Jondachi Fest 2015 | Rapid Magazine | Rapid Media
Jondachi Fest 2015 Photo: AZ Andis

Celebrating a legendary free-flowing river

In 2008, in an inspiring and novel political statement, Ecuador built into its national constitution an acknowledgement of the rights of nature (personified as Mother Nature, or pachamama, in the indigenous Quechua). Not five short years later, the same government passed legislation that all but outlaws citizen protest against environmental injustice. Ecuador is a place of contradiction, of beautiful chaos, of uniquely abundant natural resources and unregulated environmental exploitation. The thousands of kayakers who visit Ecuador each year are acutely aware of the very visible threats to its rivers. Illegal gravel mining, overly enthusiastic gold dredging, devastating deforestation in riparian zones, contamination from the byproducts of oil exploration, legions of new hydro projects…the list is long. 

In January 2015, the river town of Tena hosted the first-ever Jondachi Fest. The opposite of a protest, Jondachi Fest was a celebration of the free-flowing Jondachi River, which is threatened with imminent hydro development. Kayakers from around the world competed in the class V Upper Jondachi Race. Galen Volckhausen of White Salmon, WA took first in the men’s division and Hannah Kertesz of Idaho won it for the ladies. An overnight retreat on the Lower Jondachi allowed over sixty paddlers and rafters to experience the endangered river corridor together.  At the confluence, the Jondachi opened up into the dramatic big water of the high-volume Hollin, and the crew paddled through sheets of afternoon jungle rain. In the flat water beneath the Hollin’s biggest rapids, the clouds broke to reveal a most perfect rainbow, reaffirming the underlying sentiment of hope for the future of this phenomenal river corridor.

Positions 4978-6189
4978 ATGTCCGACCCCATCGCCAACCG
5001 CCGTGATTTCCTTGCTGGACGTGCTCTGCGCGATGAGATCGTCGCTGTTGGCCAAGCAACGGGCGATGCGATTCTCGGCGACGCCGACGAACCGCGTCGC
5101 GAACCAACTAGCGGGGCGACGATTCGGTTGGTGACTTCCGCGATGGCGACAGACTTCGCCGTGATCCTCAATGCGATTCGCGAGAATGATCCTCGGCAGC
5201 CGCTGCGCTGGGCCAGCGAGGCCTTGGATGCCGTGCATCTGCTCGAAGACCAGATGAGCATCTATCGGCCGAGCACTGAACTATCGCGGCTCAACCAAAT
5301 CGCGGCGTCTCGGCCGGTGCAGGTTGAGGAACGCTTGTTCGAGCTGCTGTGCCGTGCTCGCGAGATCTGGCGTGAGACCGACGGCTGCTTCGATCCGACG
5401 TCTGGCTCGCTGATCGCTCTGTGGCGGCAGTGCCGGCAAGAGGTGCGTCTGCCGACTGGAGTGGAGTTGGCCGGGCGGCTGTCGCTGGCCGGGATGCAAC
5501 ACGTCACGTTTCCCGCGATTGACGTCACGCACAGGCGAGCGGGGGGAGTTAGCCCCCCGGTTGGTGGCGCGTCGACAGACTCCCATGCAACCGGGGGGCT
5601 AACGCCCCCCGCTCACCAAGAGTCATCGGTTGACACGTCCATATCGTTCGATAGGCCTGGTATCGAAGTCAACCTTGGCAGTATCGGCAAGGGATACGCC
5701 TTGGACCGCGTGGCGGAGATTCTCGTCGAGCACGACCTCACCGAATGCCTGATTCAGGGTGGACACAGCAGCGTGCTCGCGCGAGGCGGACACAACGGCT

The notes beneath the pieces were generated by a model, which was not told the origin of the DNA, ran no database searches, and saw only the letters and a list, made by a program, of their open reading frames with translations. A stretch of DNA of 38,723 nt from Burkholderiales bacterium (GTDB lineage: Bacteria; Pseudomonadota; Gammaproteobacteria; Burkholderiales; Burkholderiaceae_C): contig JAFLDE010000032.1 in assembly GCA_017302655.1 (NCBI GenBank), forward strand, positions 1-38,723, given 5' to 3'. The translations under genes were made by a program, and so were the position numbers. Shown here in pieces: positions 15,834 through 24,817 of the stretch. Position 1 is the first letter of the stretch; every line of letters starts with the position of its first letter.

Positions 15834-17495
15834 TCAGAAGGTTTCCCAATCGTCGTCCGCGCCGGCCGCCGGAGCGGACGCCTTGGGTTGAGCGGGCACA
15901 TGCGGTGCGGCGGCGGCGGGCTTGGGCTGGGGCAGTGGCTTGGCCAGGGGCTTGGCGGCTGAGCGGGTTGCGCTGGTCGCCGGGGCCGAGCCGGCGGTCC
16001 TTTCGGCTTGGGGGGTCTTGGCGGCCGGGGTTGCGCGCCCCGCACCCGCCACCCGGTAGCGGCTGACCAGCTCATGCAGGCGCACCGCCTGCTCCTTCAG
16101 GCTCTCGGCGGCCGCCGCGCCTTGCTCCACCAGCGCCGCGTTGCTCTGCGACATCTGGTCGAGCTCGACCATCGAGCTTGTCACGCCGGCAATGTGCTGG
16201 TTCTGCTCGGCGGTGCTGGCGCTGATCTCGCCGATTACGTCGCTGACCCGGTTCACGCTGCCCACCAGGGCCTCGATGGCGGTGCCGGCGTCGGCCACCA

The Ecuadorian Rivers Institute is working to promote consideration of the value of tourism and recreational river use in the planning and development of hydro projects. The ERI has filed a legal opposition to the Jondachi project, and its development is currently stalled out in this process. The ERI has presented the Jondachi-Hollin-Misahaulli-Napo Ecological Corridor as an economically viable alternative to the dam. If the Jondachi is designated as a “wild and scenic” river in Ecuador, the precedent may be set for future protection of endangered rivers across the globe.  

In the meantime, as we await the Ecuadorian government’s final ruling on the fate of the Upper Jondachi River, please start planning your paddling trip to Ecuador. The local people are warm and accommodating, and the scores of whitewater rivers that run from the Andes to the Amazon Basin will not disappoint. And if you are free in January 2016, come on down to the second incarnation of Jondachi Fest, as it will be a strong and clear indication that this celebration was successful, that the Jondachi is still flowing freely. 

Chandra Brown is the communications director of the Ecuadorian Rivers Institute and a co-organizer of Jondachi Fest.

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